Two senior officials from an Armenian government agency tasked with combatting financial irregularities in the public sector have been arrested on corruption charges denied by them.
The National Security Service (NSS) claimed on Thursday that they colluded with a private firm to “illegally interfere” in and personally benefit from government-funded supplies of medical equipment to three hospitals. It said a senior executive of “the company linked to them” was also remanded in pre-trial custody on Wednesday.
The indicted officials are Samvel Adian, the acting head of a State Oversight Service (SOS) division monitoring procurements, and his top aide, Gevorg Khachatrian. They were reportedly detained on Tuesday before being formally charged with forgery of documents and abuse of power resulting in “severe consequences.”
In a statement, the NSS said that Adian and Khachatrian arbitrarily forced the medical institutions to rig rules for the choice of companies supplying expensive equipment for hemodialysis, a treatment of kidney failure. It said they wanted to make sure that “the business entity sponsored by them” wins tenders for such supplies.
Speaking to RFE/RL’s Armenian service on Tuesday, Health Minister Arsen Torosian said he asked the NSS to investigate “external interference” in dialysis-related procurements because the new tender rules threatened to disrupt the vital medical services provided around a thousand patients across the country.
Arman Hovakimian, the chief executive of Yerevan’s Surb Grigor Lusavorich hospital, also deplored the new bidding specifications. He argued that suppliers are no longer required to maintain the dialysis equipment after delivering it.
“This has meant that we are now deprived of such maintenance,” Hovakimian told RFE/RL’s Armenian service.
The dialysis equipment tenders were until recently won by a handful of private firms. Earlier this week, one of their owners accused the SOS chief, Davit Sanasarian, of driving his Frezen company out of business.
Sanasarian dismissed the allegations, saying that his agency has simply broken up Frezen’s “monopoly” on supplies to Surb Grigor Lusavorich. He said that the company had for years enjoyed privileged treatment by relevant authorities.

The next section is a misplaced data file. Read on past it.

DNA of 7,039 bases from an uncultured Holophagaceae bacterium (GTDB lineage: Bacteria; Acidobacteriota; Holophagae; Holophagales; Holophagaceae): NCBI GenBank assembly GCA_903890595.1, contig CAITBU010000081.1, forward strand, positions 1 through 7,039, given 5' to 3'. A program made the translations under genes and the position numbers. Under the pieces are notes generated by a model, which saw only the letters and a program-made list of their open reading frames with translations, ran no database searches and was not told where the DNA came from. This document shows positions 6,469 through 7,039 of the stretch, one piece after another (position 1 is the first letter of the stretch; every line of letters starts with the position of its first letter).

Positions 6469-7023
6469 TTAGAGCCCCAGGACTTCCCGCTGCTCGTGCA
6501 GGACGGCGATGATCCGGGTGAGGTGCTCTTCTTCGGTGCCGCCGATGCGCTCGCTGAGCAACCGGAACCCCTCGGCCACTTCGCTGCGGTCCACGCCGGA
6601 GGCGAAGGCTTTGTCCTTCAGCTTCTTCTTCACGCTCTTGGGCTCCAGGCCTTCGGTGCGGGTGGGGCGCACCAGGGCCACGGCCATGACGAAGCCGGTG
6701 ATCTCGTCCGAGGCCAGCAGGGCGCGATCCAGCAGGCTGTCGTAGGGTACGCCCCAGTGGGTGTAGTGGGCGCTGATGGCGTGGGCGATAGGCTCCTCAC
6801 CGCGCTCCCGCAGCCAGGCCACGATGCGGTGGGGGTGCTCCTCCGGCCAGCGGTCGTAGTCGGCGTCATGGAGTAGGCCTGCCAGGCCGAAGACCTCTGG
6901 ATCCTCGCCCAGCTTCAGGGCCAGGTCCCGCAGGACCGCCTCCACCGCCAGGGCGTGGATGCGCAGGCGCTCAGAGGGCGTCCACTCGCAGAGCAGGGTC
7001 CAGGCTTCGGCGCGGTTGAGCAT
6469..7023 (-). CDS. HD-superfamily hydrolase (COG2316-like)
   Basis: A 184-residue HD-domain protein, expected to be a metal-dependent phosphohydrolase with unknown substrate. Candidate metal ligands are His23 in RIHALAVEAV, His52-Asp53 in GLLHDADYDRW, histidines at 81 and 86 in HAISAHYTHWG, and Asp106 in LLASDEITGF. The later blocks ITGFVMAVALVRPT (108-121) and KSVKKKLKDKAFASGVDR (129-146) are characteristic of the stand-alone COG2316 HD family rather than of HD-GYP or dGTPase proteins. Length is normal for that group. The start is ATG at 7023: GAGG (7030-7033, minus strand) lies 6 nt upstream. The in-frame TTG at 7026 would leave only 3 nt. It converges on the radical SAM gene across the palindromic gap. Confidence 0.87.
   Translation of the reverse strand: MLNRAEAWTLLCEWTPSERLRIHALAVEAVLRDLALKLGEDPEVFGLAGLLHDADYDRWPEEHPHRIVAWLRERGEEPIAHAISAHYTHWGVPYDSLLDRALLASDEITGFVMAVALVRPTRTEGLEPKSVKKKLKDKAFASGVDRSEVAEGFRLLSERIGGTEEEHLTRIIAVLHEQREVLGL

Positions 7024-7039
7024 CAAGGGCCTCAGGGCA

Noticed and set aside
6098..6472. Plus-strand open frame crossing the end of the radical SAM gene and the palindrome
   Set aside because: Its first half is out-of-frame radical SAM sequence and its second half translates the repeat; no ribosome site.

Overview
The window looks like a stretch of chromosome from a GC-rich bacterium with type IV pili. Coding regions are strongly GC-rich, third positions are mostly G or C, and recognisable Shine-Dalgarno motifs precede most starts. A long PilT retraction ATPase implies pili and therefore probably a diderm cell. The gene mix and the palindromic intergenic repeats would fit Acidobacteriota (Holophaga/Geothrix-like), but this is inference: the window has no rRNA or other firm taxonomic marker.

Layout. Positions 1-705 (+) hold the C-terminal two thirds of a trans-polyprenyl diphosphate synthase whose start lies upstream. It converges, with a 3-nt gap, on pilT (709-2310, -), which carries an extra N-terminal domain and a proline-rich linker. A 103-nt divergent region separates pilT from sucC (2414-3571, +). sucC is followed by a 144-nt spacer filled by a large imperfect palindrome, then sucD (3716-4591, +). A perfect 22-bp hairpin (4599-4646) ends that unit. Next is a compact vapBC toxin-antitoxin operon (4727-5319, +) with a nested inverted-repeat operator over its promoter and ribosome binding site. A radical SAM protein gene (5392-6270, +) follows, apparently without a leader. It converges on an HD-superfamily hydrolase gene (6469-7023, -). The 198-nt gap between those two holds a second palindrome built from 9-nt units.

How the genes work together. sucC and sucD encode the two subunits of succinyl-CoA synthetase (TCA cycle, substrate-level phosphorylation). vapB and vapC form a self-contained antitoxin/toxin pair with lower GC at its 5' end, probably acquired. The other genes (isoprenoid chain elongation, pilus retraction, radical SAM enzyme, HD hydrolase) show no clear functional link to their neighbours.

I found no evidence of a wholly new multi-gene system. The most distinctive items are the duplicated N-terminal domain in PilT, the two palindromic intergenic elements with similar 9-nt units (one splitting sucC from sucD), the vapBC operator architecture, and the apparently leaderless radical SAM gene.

Lawyers for the indicted SOS officials made the same claims when they said their clients strongly deny the accusations. Davit Mnatsakanian, who represents Adian, said the latter only sought to ensure “equal conditions for all companies” interested in winning the supply contracts.
Sanasarian defended Adian and the other arrested official on Thursday, saying that they are among the SOS’s “best and exemplary employees.” “Their guilt has to be proved,” he told reporters.
Sanasarian seemed unhappy with the NSS’s handling of the high-profile investigation. He said he has urged the security agency to “maintain the secrecy” of the probe and not leak its details to “manipulators.”
“We will continue to examine the hemodialysis market regardless of whether or not some people want it and whose interests are trampled underfoot here,” he added.
The official would not say whether he will resign if his subordinates are convicted.He only noted that the charges leveled against them “do not mean a serious corruption scandal.”
Sanasarian, 34, is a former opposition and civic activist who actively participated in last spring’s “velvet revolution” led by Nikol Pashinian, Armenia’s current prime minister. Pashinian named him to run the SOS shortly after coming to power in May.
Both Sanasarian and Health Minister Torosian are senior members of Pashinian’s My Step alliance.